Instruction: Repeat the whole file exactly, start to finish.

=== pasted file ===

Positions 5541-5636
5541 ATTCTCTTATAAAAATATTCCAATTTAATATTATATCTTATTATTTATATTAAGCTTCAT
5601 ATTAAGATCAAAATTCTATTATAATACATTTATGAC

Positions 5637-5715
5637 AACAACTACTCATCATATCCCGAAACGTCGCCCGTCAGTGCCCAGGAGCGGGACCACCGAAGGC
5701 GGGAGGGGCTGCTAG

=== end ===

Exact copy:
Positions 5541-5636
5541 ATTCTCTTATAAAAATATTCCAATTTAATATTATATCTTATTATTTATATTAAGCTTCAT
5601 ATTAAGATCAAAATTCTATTATAATACATTTATGAC

Positions 5637-5715
5637 AACAACTACTCATCATATCCCGAAACGTCGCCCGTCAGTGCCCAGGAGCGGGACCACCGAAGGC
5701 GGGAGGGGCTGCTAG